• Just 24 percent of RIAs contained reasonably thorough assessments of price effects, and just 12 percent contained reasonably thorough analysis of costs due to behavioral changes.
  • Of the 130 regulations analyzed, only one included a reasonably complete framework for retrospective analysis.

Like prior evaluations of the quality of regulatory analysis, the Report Card evaluations reveal significant deficiencies in the use of analysis. Where there are differences in the findings between prior evaluations and the Report Card, the Report Card typically offers less optimistic evaluations. This is owing to the fact that the Report Card relies on a more in-depth qualitative assessment rather than a checklist.

EXPLAINING HIGH VARIATION IN ANALYSIS QUALITY

Just a few agencies, producing 23 percent of the regulations in the sample, have significantly lower-quality analysis than the rest of the executive agencies. Regression analysis shows that the party controlling the administration and agency-specific effects are not sufficient to explain the wide range in RIA quality. There are several factors, however, that help to explain the variance in quality and use of analysis:

  • Administrations tolerate less transparent analysis and less thorough explanations of how agencies used the analysis from agencies that are more likely to share their policy preferences.
  • Midnight regulations (those finalized in the lame-duck period of a presidency) and potential midnight regulations have lower-quality analysis, regardless of which party controls the executive branch.
  • When the Office of Information and Regulatory Affairs has greater influence in the administration, regulations have higher scores for quality of analysis, transparency of analysis, and agency explanations of how the analysis affected decisions.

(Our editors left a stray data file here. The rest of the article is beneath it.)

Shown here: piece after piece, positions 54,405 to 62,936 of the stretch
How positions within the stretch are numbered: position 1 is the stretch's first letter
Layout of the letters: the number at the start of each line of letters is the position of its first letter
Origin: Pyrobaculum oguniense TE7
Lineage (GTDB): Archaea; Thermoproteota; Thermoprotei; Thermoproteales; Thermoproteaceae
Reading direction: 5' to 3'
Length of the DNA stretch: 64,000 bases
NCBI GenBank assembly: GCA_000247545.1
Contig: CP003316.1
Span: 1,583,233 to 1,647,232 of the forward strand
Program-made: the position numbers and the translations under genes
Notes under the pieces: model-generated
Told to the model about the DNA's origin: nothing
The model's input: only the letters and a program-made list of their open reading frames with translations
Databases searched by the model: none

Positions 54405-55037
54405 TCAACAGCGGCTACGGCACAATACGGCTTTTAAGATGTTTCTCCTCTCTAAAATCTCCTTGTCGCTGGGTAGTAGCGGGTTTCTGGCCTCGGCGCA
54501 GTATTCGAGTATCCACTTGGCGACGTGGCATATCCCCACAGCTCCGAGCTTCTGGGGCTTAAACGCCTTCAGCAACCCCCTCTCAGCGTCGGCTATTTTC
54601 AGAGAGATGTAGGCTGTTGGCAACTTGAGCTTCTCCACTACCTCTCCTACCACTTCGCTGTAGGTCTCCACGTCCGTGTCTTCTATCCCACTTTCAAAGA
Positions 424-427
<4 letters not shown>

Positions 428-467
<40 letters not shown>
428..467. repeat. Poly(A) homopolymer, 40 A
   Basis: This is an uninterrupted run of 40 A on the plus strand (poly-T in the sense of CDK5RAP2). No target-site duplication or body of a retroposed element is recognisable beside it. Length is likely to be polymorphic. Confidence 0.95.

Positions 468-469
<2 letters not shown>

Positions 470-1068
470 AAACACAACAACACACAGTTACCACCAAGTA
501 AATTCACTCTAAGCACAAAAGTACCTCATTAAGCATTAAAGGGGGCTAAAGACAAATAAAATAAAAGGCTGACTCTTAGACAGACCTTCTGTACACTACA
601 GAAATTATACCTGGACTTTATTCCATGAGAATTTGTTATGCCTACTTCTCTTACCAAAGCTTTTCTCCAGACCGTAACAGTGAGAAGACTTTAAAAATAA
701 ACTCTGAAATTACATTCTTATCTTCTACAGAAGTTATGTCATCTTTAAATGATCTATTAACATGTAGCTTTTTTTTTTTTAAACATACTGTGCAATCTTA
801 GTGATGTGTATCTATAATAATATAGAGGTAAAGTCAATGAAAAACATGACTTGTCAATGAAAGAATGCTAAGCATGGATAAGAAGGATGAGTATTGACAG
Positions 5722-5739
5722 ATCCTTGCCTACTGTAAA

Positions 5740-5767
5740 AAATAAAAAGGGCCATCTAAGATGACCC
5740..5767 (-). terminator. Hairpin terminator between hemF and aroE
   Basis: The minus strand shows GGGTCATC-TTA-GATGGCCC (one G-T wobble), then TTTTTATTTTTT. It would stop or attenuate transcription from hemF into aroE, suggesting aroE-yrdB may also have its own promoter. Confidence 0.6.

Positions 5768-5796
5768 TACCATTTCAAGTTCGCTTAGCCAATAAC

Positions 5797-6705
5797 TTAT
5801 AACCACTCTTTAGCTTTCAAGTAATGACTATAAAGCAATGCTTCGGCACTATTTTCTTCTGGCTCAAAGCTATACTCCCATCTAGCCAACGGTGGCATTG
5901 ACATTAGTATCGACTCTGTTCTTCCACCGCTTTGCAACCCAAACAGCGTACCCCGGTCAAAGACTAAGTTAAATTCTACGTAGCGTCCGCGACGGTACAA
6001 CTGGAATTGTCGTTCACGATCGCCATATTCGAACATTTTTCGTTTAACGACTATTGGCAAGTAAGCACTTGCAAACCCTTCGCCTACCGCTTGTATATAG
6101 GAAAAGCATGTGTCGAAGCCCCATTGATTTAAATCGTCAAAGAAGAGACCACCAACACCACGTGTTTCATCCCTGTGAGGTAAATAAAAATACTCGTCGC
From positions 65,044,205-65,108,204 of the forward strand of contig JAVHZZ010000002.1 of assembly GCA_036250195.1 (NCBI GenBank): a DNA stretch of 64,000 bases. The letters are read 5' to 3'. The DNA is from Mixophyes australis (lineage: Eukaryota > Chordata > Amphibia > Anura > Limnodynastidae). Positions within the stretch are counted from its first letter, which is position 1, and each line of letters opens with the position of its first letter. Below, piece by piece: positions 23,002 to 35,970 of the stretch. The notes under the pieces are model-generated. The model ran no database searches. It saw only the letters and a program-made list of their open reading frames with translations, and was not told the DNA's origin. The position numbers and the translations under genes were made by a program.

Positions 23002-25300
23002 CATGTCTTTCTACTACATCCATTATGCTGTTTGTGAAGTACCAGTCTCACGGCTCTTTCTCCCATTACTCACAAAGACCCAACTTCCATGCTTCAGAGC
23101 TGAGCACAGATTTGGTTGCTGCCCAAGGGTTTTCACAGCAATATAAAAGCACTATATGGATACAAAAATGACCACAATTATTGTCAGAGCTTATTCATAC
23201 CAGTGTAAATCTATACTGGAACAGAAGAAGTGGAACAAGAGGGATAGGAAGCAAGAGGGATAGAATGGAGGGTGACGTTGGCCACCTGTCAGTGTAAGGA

• Regulations that are more politically visible may have better analysis, more extensive provision for retrospective analysis, and more extensive explanations of how the agency used the analysis in decisions.
  • Statutory constraints that specify regulatory decision-making criteria are correlated with the quality of analysis. This suggests that agencies can and do comply with statutory standards that specify the topics an RIA must address.

CONCLUSION

The Regulatory Report Card reveals that the quality and use of regulatory analysis by federal agencies do not live up to the standards articulated in executive orders and guidance the Office of Management and Budget has created for agencies. The average Report Card score for recent regulations barely exceeds 50 percent. When regulations affect hundreds of millions of Americans and impose billions of dollars in costs, RIAs should demonstrate that agencies know whether a significant problem exists, understand the root cause of the problem, and understand the benefits and costs to society of alternative solutions.

The Report Card findings are directly relevant to the ongoing debate over reform of the federal regulatory process. The current system produces serious deficiencies in the quality of analysis, which lead to uninformed regulatory decisions. Agencies rarely make provision for retrospective analysis when issuing new regulations. New regulation is not an impediment to better analysis, and so it should be feasible to hold all agencies to the same high standards for analysis.